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737 max returning to service ?

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737 max returning to service ?

Old 29th Apr 2019, 10:12
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September, soonest ... when EASA allows it to fly. Probably it will take longer, never took them shorter than announced
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Old 29th Apr 2019, 11:03
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Simulators are indeed few and far between, but on the other hand there are +400 frames standing idle on the ground, why not bring them to use? Sure, it costs a hell of a lot more than using a sim, but, using them will reduce the time needed to get all crews trained.

So, how about we have Boeing trainers train the airline TRI/TREs in the real aircraft, and then have the TRI/TREs train the TCs in their grounded fleet, who in turn may train the line pilots, either in real aircraft or in simulators as available.

Such an approach would also have a large and positive effect on regaining public/airline/pilot trust. But such pragmatism is of course far less appealing to your average bean counting CEO than a 1-hour iPad session.
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Old 29th Apr 2019, 13:01
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Hmm, after the outcome of two out of three MCAS failures it might not be a wise thing to train that very problem in the real aircraft.
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Old 29th Apr 2019, 13:08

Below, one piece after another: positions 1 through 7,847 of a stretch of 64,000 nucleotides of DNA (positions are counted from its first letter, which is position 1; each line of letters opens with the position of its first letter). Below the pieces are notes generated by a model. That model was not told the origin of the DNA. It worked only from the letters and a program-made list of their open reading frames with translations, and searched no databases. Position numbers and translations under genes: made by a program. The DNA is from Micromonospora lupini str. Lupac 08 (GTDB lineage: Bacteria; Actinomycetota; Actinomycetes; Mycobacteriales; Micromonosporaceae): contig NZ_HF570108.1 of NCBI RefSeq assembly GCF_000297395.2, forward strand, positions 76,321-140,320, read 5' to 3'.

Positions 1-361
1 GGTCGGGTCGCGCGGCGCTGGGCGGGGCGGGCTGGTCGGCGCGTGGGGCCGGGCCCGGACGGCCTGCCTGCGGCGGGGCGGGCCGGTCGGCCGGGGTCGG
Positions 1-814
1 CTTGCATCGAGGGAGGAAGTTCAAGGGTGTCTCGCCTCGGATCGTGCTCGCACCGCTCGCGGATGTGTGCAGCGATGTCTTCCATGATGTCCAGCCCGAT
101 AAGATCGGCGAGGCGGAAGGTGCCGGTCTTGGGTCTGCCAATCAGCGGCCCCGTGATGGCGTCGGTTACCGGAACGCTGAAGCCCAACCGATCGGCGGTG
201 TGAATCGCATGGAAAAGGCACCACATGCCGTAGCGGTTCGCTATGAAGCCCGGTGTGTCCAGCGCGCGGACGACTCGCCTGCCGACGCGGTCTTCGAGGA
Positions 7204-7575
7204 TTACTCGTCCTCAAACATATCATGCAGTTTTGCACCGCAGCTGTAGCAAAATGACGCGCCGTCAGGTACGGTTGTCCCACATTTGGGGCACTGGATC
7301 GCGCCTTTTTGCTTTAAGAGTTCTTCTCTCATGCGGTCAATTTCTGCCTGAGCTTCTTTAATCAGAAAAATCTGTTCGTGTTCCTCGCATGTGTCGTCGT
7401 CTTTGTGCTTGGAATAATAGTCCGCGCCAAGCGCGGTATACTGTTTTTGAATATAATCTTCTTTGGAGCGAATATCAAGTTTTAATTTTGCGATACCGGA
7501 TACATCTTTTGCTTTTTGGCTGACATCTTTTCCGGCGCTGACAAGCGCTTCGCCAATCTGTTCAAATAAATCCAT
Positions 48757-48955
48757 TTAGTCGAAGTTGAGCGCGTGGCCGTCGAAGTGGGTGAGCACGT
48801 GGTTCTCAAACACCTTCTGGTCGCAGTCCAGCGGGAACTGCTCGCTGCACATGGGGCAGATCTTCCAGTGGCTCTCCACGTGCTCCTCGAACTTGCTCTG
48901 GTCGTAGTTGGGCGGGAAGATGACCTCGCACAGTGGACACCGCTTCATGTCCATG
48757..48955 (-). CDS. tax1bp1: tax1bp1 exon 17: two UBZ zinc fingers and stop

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The purpose of the MCAS system was to tame the MAX's very bad approach to a stall. As the angle of attack increases, the very forward and very large engine cowlings catch the wind stream and aggravate a pitch up. To put it crudely, the MAX's are ready and willing to do back flips. I am a private pilot that has done sail planes, aerobatics, hang gliding, parachuting. If I was faced with an aircraft that had this kind of dynamic instability - or very marginal dynamic stability, I would be treating that machine as a rather scary creature.

As an engineer that has been involved in the development of several mission-critical and life-critical systems (though none have been aviation related), I would certainly invite the cockpit crews to explore the MAXs pitch up characteristics with and without MCAS. In the same way that student pilots practice minimum controllable to learn how the plane responds in that domain, I would suggest numerous MAX simulator runs where the limit of controllability is approached and sometimes exceeded. And, of course, several simulator runs where each MCAS failure mode can be explored - exercising very prompt and delayed responses.

I certainly appreciate the dollar factor, but in a situation like this, the question is not what constitutes adequate pilot training. The question is what constitutes really great pilot training.
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Old 29th Apr 2019, 13:19
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An interesting make-up of some big hitters from the safety world.

https://uk.reuters.com/article/uk-et...-idUKKCN1RY1F7
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Old 29th Apr 2019, 13:44
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Originally Posted by Cows getting bigger View Post
An interesting make-up of some big hitters from the safety world.

https://uk.reuters.com/article/uk-et...-idUKKCN1RY1F7